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SPECIFICATIONS
  • 2.35:1 Anamorphic Widescreen
  • Japanese Dolby Digital 1.0 Mono
  • English subtitles
  • 1 Disc
FEATURES
  • Introduction by critic Tony Rayns
  • Conversations between Shohei Imamura and critic Tadao Sato

Intentions of Murder


Reviewed by: Chris Galloway

Directed By: Shohei Imamura
1964 | 150 Minutes | Licensor: Nikkatsu Co.

Release Information
DVD | MSRP: $79.95 | Series: The Criterion Collection | Edition: #474
RLJ Entertainment

Release Date: May 19, 2009
Review Date: May 8, 2009

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SYNOPSIS

Sadako (Masumi Harukawa), cursed by generations before her and neglected by her common-law husband, falls prey to a brutal home intruder. As a result, rather than become a victim, she forges a path to her own awakening. This disturbing and pitiless evocation of domestic drudgery and sexual violence is also a fascinating, unsentimental account of one womans determination. Filled with director Shohei Imamuras characteristic flashbacks and dream sequences, Intentions of Murder is a gripping, audacious portrait of a woman coming into her own in a mans world.

Forum members rate this film 8.8/10

 

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PICTURE

As part of their box set of three films by Shohei Imamura, Pigs, Pimps, and Prostitutes, Criterion presents Intentions of Murder in its original aspect ratio of 2.35:1 on this dual-layer disc. The image has been enhanced for widescreen televisions.

The transfer found on here is similar to the other discs in the set. The restoration has again been quite extensive and thereís very little in the way of damage. The contrast again looks to have been boosted and at times blacks look a little too deep, not allowing much in the way of detail, but this could be the filmís intended look. Artifacts are a little more noticeable here, noise present in a few sequences.

In all about on the same level of the other transfers, which is pretty good.

7/10

All DVD screen captures are presented in their original size from the source disc. Images have been compressed slightly to conserve space. While they are not exact representations they should offer a general idea of overall video quality.

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AUDIO

Like the other Japanese Dolby Digital tracks found on the other discs, quality is pretty good, though the track is a little weak and music can come off a tad harsh. Still, thereís no background noise or any other signs of damage.

6/10

SUPPLEMENTS

Criterionís edition of Intentions of Murder is currently only available in their Pigs, Pimps, and Prostitutes box set, which contains two other films. Each film gets their own disc and has their own set of supplements. This supplement review and the grade provided only reflect this title in the set, and not the box set as a whole.

The supplements are about the same in nature on all of the discs presenting interviews with director Shohei Imamura and historian Tony Rayns, though Pigs and Battleships presents a longer interview with Imamura, taken from an episode of the French program Cinema de notre temps.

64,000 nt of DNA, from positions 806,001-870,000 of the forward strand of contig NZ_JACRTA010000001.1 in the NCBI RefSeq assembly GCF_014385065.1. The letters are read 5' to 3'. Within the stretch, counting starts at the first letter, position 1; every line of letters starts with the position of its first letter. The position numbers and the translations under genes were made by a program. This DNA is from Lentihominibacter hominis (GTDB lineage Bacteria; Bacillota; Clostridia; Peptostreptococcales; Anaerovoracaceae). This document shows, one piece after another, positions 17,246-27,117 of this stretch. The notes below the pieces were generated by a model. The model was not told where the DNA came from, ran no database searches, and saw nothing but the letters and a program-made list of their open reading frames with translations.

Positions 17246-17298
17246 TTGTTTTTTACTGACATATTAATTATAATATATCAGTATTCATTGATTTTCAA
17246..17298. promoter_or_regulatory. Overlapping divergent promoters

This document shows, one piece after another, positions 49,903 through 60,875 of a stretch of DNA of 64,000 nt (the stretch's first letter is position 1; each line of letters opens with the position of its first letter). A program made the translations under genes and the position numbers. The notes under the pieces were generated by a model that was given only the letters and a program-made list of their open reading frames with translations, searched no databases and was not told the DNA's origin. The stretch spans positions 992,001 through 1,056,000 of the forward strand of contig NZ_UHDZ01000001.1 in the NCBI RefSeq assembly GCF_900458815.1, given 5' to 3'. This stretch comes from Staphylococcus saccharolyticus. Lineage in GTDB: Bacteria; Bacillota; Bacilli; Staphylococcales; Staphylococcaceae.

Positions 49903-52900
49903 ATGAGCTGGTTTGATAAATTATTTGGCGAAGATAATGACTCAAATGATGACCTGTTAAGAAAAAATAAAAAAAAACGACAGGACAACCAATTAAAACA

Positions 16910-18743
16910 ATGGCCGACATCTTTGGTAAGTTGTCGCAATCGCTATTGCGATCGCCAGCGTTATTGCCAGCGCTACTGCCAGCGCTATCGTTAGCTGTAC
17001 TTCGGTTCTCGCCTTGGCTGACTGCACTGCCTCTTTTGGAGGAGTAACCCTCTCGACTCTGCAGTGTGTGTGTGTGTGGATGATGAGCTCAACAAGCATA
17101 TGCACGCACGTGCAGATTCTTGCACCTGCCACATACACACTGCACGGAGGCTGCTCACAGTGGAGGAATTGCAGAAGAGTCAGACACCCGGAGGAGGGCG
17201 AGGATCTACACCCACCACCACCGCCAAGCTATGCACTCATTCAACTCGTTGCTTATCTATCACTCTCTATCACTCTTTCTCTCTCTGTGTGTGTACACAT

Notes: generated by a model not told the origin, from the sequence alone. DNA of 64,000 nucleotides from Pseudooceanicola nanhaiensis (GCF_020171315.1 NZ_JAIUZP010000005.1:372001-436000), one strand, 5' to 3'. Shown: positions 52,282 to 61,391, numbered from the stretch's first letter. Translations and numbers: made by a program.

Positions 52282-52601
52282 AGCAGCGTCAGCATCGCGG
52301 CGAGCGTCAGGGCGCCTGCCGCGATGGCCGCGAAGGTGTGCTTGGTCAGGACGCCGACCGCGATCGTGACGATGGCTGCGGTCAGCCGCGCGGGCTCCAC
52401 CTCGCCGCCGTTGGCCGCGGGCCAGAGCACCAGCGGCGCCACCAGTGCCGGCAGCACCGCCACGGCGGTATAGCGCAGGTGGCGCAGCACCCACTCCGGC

Up first on this disc is a 24-minute interview with Shohei Imamura, conducted by Japanese film critic Tadao Sato. The segment looks to be for Japanese television and Iím guessing it appeared after an airing of Intentions of Murder. Itís similar to an interview on the Insect Woman disc. Here Imamura talks about how the film was somewhat based on a short story, though he made many changes with the biggest being a change of location. They discuss the actors that appear in the film, concentrating most on Masumi Harakuma (and her bigger size.) Thereís also a bit of time devoted to one out-of-left-field comic touch, and then some reflection on Pigs and Battleships. Itís fairly static, with the two just sitting there (and looks to have been edited down) but itís a good interview with the director.

And again we get an interview with Tony Rayns, running about 12-minutes. This one isnít as thorough as the others, but itís decent enough, with Rayns talking about the short story the film is based on and the changes made to it for the film. He compares the main character to the women that appear in some of Imamuraís other films, and then offers some analysis on some of the visuals in the film, such as the dream sequences and the rats that appear. Decent enough though again I actually sort of wish Rayns was able to offer a commentary for all of the films.

And finally we get another booklet, this one featuring an essay by James Quandt, offering a look at Imamuraís technique and the filmís visuals. Like the other booklets found in the set it makes for a good read.

The box set isnít loaded with supplements, each disc only containing a couple, but they all offer some decent analysis of their respective films, and give a nice bit of history on Imamura and his work.

6/10

CLOSING

I like this box set a lot and recommend it without question. The films are all great works and the transfers are good across all. The supplements are slim but you can find this set for around $60 online working out to $20 a disc, which I think is worth it. Intentions of Murder is another nice disc in the set, with a fine looking digital transfer and a couple of good features covering the film.


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